The untold story of Australia’s speed pioneers

Fred Z. Eager with his racing car – Whitey – was a key player in the early days of motoring and competition in Australia, but his story is largley untold until now

When you think about the early days of Australian motorsport, your first thought is probably (depending on your age) Bob Jane and Ian ‘Pete’ Geoghegan tearing up the tracks in the 1960s.

The truth is Australian motorsport started much earlier but the story is largely untold – until now. Long-time motoring journalist Murray Hubbard has written a book – Car Wars Down Under: The Untold Story of Australia’s first Land Speed Record – that tells the fascinating story behind some of the pioneers of both motor racing and the automobile in this country.

The book centres around two drivers – Fred Z. Eager and Alec Fraser Jewell, who met on Southport Beach on Christmas Day in 1916 to duel it out for the title of Australia’s fastest driver. It’s a fitting location, given the prominent role Surfers Paradise has played in local motorsport, both at the short-lived permanent racetrack and the on-going street circuit. Not to mention the many modern racing teams that base themselves not far from the site that played host to this country’s first major motorsport showdown.

Cars Wars is available to buy now from selected bookstores

But, Hubbard doesn’t just tell the story of this encounter, it’s just the crescendo of years of work by both men and their respective businesses to grow interest in the car during the earliest days of motoring in Australia.

Eager’s father, Edward, was an American entrepreneur who saw the shift towards the then-new automobile and helped establish what is still, to this day, one of this country’s largest dealership groups. The Eagers along with Jewell and his business partner, Alexander Dodwell, didn’t just sell cars but did so much more, and Hubbard does a great job of capturing the hustling spirit of the car industry at the start of last century.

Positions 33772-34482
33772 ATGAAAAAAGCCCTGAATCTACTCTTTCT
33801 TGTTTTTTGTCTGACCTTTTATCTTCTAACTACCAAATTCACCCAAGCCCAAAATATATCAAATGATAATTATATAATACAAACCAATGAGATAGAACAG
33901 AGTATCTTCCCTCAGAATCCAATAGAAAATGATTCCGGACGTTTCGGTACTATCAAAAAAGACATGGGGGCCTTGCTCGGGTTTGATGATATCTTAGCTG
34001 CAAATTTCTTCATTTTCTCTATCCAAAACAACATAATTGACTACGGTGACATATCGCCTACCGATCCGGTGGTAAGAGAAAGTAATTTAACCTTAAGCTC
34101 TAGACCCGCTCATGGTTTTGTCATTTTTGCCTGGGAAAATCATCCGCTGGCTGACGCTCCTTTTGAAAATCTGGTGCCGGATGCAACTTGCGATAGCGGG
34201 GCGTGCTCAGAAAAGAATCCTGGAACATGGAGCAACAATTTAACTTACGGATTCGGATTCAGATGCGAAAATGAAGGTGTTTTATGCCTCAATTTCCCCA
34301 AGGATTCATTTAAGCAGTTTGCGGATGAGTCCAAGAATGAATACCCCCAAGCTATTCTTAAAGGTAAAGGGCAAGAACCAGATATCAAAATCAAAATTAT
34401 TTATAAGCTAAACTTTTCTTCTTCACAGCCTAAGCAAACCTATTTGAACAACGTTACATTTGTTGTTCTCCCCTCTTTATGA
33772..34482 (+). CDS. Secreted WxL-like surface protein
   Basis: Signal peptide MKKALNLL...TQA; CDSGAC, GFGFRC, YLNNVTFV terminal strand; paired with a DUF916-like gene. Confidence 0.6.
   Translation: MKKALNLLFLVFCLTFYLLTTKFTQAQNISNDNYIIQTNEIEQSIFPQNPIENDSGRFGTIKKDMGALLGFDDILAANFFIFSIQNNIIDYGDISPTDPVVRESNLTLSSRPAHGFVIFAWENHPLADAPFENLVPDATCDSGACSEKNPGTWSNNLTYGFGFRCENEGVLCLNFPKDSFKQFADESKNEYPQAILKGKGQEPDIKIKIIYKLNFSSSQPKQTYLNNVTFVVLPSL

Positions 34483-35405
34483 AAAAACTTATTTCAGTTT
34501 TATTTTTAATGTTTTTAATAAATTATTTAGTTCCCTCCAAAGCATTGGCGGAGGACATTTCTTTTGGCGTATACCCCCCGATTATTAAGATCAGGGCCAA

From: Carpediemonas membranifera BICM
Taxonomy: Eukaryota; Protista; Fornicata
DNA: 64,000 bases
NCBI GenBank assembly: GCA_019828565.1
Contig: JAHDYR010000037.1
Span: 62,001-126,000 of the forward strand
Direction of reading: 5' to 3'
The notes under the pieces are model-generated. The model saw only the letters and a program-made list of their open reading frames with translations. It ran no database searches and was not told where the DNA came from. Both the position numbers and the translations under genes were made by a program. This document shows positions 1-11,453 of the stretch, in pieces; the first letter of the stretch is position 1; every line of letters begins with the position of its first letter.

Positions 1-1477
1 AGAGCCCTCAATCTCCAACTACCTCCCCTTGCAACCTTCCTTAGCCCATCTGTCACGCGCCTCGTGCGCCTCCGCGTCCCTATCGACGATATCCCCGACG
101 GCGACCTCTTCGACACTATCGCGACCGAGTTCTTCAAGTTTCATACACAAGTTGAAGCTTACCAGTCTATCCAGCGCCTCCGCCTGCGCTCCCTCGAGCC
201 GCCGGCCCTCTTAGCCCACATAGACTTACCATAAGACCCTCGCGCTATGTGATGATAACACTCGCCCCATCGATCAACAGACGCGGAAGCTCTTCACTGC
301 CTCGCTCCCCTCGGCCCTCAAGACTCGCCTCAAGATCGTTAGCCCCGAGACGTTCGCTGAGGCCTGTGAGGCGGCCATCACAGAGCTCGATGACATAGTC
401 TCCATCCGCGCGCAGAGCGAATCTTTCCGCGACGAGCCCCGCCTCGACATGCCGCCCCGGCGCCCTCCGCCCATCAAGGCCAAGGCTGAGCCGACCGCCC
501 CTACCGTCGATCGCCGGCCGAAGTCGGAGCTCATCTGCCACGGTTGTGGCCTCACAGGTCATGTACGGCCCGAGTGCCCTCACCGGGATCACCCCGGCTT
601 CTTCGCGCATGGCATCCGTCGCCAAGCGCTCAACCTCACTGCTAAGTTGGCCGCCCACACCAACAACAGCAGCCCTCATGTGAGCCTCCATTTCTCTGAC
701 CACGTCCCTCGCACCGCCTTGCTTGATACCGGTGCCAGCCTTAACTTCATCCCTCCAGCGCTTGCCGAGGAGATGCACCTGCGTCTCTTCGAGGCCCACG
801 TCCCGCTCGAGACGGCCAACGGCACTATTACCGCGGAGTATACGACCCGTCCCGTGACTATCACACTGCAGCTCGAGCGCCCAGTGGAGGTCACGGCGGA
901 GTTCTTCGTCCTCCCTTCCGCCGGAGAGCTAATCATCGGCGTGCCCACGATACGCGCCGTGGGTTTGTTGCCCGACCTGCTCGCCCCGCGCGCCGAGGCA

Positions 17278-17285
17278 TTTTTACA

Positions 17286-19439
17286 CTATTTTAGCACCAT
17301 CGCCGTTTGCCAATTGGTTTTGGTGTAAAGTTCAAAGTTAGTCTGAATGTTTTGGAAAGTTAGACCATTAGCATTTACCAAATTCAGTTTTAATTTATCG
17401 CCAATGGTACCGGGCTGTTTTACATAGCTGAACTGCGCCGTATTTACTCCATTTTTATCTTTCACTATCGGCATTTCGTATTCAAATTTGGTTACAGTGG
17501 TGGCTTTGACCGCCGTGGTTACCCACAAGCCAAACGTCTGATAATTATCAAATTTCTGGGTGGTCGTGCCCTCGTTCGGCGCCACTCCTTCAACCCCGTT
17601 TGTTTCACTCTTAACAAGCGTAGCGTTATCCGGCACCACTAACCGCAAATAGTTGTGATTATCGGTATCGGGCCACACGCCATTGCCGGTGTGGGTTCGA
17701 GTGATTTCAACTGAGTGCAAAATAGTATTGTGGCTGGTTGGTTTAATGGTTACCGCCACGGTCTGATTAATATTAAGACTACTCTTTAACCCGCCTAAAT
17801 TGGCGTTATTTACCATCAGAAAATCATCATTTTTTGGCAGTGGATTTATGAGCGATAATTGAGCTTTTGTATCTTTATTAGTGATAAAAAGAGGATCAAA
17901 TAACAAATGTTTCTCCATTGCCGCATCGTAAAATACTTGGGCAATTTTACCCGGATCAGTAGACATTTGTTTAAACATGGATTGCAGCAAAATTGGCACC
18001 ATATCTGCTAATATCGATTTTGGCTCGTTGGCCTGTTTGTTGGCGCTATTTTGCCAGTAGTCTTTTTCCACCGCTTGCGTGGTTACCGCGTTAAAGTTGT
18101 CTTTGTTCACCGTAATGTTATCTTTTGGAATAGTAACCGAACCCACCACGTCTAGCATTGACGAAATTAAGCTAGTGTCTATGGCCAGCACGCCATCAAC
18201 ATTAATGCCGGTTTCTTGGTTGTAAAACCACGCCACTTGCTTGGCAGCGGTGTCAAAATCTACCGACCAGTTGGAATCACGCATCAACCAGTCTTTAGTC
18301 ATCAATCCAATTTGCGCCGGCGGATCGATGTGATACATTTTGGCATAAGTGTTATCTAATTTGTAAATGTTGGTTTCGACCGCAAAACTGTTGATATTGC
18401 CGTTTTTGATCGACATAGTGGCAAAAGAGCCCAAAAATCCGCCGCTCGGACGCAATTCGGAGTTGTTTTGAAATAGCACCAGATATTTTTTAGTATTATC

Too often books like these can be little more than a list of statistics and period accounts rehashed, but Hubbard does a great job of adding colour and life to the story and making the book a page-turner. From the first chapter – which tells the remarkable story of the Eagers driving to the Great Pyramids in 1911 – Hubbard brings to life the cast of larger-than-life characters.

Alec Jewell in his specially-prepared Studebaker Six

Early motor racing in Australia was rudimentary but exciting, with the likes of Eager and Jewell competing in a variety of events including hill climbs and the city-to-city record-breaking runs that were popular between the two world wars.

I won’t give any more of the story away because it’s worth discovering for yourself. But it’s fair to say without men like Eager and Jewell leading the way, motoring in Australia would have been slower to mature.

Motor racing in Australia before World War II is largely forgotten and that’s a great shame to the brave men and women that risked their lives during those years. So whether you’re a history buff or just love a great story, this is a book worth picking up.

Appropriately, the book is being launched on the Gold Coast today (Friday November 5), with Speedcafe founder, Brett Murray, hosting the event.

Car Wars Down Under: The Untold Story of Australia’s first Land Speed Record is available now from selected bookstores for a RRP $29.95.

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